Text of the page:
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  Life   Art  04 Oct 2018  Dancing for a cause

Dancing for a cause

THE ASIAN AGE. | VANESSA VIEGAS
Published : Oct 4, 2018, 12:30 am IST
Updated : Oct 4, 2018, 12:30 am IST

The dance festival organised by the Rasika Ranjani Sabha gives impetus to flowering talent in the field of Indian classical dance forms.

Saroja attributes the reason for the dipping interest in fine arts to the increasing focus on academics.
 Saroja attributes the reason for the dipping interest in fine arts to the increasing focus on academics.

At this time of the year, the atmosphere at the Rasika Ranjani Sabha in Ghatkopar is brimming with activity and enthusiasm ahead of the annual Nritya Pratibha Festival. The 17th edition this year features all types of classical dance forms including Odissi, Kuchipudi, Mohiniattam, Bharatanatyam, and Kathak with a view to promote young talent in the field of classical dances.

While the Sabha has been one of the cities oldest founts of culture and tradition since it's inception in 1929, this dance festival is particularly organised to nurture and provide a platform for upcoming talent in a rapidly modernising world. Saroja Srinivasan, the coordinator of the festival and the head of the Sabha says, that through this dance festival they strive to preserve and revive the flagging interest in cultural art forms and practices, “You know for all famous dancers, there is a stage and a platform and people are willing to give them more. But there is nothing for young talented dancers. So this platform is especially for young dancers that will motivate them to carry on practicing.”

 

Over the years, students trained by prominent Gurus have performed at this festival conducted by the Sabha. This year the line up features Mohiniattam by the disciples of Guru Smt. Geeta Vijayshankar and Guru Smt. Ramya Varma Jagdish; Kuchipudi by the disciples of Guru Smt. Vijayashree Pillai; Bharatanatyam by the disciples of Guru Smt. Geetha Venkateswar and Manjula Manoj; Odissi by disciples of Guru Smt. Nivedita Mukherjee.

Saroja attributes the reason for the dipping interest in fine arts to the increasing focus on academics. “There's so much competition and so many classes for kids today, so they can't devote time to these activities. Parents are afraid it may divert their attention from books. A lot of children are heavily into academics so they are losing track of their cultures. The whole idea of our Sabha itself is to revive interest in fine arts and classical dance, music and even sports.” She says this gap has also widened due to lack of opportunities, “The interest is also dwindling because perhaps there were not so many opportunities to perform and there are not many platforms for upcoming talent.”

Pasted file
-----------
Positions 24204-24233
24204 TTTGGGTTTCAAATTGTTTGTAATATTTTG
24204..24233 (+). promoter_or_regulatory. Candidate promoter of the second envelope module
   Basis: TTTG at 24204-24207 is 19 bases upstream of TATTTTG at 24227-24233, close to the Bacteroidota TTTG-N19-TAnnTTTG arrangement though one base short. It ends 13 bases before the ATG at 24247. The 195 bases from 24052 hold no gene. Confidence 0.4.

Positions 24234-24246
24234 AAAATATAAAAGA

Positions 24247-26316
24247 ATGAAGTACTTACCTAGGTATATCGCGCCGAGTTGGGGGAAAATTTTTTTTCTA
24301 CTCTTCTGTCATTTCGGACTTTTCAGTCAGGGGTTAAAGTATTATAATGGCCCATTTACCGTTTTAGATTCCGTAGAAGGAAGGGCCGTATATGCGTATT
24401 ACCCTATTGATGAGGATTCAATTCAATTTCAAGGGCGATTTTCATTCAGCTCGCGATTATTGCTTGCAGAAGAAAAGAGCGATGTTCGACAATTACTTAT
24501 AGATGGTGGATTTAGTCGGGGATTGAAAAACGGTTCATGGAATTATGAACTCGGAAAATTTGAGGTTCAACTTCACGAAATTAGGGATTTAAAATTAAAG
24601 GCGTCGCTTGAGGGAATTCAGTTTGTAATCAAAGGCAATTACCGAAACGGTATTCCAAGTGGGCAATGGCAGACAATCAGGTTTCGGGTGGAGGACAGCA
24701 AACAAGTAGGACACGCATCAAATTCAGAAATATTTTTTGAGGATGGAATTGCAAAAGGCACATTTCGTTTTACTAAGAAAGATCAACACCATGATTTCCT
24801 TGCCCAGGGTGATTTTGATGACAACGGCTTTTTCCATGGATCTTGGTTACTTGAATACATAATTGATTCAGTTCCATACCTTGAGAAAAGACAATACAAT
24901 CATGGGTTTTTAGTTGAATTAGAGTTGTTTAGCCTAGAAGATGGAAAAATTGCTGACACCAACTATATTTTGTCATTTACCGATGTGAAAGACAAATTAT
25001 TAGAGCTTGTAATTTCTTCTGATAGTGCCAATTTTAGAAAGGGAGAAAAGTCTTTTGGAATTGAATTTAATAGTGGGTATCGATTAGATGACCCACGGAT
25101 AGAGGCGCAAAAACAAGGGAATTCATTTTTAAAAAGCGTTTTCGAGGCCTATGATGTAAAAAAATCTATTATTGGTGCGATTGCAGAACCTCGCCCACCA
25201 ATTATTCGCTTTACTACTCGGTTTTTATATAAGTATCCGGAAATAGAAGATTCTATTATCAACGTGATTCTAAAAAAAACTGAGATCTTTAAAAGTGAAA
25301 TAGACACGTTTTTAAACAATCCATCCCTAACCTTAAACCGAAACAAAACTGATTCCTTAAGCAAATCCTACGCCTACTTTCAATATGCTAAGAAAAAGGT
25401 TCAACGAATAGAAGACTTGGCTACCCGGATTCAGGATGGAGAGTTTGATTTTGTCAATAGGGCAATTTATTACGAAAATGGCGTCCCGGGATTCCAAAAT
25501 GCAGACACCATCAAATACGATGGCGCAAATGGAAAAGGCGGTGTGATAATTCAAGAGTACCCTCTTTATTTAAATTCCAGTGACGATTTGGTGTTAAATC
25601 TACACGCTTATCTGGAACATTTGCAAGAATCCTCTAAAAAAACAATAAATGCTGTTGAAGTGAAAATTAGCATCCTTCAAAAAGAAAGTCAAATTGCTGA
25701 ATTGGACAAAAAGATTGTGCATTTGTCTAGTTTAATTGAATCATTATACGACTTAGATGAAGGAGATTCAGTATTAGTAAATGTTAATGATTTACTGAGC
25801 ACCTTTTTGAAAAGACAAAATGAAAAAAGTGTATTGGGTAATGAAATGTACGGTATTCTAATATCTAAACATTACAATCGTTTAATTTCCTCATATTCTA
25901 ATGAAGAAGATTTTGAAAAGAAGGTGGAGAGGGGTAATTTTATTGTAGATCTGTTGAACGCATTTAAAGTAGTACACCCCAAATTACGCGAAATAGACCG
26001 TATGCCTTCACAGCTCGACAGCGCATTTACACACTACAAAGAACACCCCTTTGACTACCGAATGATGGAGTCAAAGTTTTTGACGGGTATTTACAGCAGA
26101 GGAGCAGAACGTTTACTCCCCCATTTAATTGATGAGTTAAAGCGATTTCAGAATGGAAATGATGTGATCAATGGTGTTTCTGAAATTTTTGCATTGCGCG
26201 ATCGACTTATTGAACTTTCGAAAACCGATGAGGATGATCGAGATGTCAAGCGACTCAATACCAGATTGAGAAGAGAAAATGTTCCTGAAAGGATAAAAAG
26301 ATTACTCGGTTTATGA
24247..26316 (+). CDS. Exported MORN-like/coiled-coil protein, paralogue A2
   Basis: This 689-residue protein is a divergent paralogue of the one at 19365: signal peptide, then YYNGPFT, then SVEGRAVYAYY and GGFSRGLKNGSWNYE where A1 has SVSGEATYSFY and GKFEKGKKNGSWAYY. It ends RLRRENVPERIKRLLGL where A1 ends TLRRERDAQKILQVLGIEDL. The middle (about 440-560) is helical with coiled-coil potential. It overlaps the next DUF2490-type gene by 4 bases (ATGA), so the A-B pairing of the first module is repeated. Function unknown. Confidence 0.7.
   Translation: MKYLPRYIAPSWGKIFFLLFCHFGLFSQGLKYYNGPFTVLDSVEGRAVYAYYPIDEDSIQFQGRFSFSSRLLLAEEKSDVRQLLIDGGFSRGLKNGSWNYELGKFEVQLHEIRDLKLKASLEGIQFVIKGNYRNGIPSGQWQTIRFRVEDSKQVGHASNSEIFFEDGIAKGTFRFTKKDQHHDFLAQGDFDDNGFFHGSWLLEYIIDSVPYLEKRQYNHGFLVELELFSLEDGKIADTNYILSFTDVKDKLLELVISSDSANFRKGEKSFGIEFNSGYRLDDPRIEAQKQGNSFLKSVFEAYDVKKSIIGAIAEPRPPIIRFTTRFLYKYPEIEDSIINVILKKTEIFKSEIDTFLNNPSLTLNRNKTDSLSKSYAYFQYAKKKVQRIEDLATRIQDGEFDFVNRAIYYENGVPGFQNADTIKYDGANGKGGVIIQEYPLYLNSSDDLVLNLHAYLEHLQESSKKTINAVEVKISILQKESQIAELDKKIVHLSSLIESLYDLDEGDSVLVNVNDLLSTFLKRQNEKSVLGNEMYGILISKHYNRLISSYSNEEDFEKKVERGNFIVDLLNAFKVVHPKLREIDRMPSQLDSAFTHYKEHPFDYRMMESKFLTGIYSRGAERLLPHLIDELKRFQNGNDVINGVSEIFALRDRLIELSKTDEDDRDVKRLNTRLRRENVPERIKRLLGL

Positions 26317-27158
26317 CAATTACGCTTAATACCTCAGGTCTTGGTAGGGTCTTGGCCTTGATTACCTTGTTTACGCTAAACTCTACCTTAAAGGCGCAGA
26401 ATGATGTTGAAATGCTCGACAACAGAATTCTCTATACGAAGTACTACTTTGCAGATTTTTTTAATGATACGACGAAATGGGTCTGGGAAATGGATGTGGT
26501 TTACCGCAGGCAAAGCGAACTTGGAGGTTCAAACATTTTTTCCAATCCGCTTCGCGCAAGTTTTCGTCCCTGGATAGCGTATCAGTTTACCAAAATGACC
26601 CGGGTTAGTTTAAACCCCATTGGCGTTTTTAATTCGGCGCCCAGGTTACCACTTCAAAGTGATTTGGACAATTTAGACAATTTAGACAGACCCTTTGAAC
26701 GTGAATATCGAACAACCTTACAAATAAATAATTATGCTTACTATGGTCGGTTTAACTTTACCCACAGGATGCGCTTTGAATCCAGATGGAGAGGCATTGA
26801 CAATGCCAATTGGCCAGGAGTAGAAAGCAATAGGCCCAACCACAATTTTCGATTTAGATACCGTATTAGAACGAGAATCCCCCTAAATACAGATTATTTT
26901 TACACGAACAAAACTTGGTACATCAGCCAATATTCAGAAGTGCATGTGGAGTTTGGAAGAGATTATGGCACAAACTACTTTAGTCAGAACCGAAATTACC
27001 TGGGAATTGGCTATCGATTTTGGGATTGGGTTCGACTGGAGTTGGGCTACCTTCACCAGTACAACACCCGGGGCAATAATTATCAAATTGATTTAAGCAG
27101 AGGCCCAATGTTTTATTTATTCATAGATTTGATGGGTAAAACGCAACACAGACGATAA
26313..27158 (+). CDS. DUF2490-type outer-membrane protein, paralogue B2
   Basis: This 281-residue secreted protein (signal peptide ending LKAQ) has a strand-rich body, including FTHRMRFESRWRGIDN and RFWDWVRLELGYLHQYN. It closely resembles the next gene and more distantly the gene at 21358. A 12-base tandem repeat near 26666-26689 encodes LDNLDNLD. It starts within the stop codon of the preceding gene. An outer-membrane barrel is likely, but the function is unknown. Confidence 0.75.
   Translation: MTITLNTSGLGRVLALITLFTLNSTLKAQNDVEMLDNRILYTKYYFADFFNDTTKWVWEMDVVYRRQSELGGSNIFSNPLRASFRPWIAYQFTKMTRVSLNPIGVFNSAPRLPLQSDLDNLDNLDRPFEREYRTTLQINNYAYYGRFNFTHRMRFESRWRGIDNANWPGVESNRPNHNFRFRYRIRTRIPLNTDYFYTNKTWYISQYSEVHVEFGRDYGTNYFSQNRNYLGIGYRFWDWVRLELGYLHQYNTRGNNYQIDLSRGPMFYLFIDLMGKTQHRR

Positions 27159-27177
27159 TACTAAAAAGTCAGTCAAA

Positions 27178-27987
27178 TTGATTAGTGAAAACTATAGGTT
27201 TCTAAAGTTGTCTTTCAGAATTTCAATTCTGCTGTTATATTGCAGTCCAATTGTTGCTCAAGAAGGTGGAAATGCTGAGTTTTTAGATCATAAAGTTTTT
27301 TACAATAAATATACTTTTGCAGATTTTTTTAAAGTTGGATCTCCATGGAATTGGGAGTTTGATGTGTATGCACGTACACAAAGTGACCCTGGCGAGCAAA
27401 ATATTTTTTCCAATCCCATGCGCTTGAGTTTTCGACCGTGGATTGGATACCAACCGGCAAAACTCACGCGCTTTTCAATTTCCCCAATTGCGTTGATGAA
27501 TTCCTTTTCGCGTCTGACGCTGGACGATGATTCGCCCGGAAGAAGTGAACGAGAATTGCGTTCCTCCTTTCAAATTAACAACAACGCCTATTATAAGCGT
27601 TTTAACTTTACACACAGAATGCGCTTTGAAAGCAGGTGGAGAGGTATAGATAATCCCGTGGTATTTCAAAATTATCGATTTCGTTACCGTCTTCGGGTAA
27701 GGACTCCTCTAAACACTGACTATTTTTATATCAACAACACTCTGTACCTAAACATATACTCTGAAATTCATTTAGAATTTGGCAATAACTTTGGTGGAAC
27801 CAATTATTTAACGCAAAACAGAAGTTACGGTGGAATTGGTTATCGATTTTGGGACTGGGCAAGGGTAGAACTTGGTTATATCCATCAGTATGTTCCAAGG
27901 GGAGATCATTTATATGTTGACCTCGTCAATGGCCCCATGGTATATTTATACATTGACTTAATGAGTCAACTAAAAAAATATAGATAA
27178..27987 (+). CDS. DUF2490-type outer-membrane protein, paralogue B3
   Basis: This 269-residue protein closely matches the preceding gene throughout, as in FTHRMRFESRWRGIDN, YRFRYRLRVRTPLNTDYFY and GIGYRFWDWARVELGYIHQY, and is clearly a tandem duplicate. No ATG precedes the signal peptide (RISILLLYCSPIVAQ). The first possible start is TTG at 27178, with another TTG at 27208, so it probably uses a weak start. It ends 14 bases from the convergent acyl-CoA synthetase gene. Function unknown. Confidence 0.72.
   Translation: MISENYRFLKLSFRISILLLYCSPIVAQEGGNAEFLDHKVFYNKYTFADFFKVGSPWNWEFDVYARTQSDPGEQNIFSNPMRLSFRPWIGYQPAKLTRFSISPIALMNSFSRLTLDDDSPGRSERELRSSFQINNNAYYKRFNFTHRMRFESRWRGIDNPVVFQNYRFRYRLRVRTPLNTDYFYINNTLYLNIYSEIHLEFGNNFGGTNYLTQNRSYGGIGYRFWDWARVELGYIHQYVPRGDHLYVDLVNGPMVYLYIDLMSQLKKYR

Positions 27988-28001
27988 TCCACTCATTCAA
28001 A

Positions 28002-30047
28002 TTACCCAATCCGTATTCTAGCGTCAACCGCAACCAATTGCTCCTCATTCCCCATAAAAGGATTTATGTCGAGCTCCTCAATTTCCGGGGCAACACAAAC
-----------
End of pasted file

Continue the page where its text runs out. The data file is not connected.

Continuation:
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However, there has been a marked improvement in terms of participation this year as compared to the last few years, she informs, “This year we have performers from Bangalore, Chennai, and places that are farther away from Mumbai and Pune. In fact, there was so much demand this year that we had to have a three-day festival, where normally we have a two-day event. So people are getting more and more enthusiastic and children are willing to continue practicing because of the encouragement,” she explains.

The idea for this dance festival came up after the Sabha closed down for a brief spell in the 90s, narrates Saroja, “In 1998-1999, the whole thing was revived by a group of women. So initially the Sabha approached us to have some small dance performances by our kids and do a small program, but then we thought, ‘why not revive the institution itself?’ So the idea was to make it culturally active again and encourage the younger generation to join and give them performance space and one of those ideas was this dance festival.”

 

In their effort to keep alive Indian art forms, the Sabha also regularly conducts music competitions for classical and semi-classical performances and also for film music. They also conduct dance classes with highly subsidised fees. For kids who can't afford the fees, the amount is completely waived off.

Pursuing a dance form enables kids to learn beyond the walls of a classroom and develop newer skill sets that contribute to their holistic development, “Frankly these art forms don't take too much time, it is hardly two hours a week initially and towards the program, a little more time is required. But one must understand that learning fine arts or learning a sport helps in academics rather than the other way round,” she concludes.

 

The festival takes place on October 6 and 7, 6 pm onwards at the Rasika Ranjani Sabha Complex, Ghatkopar.

Tags: bharatanatyam, kathak, dancing, saroja srinivasan, kuchipudi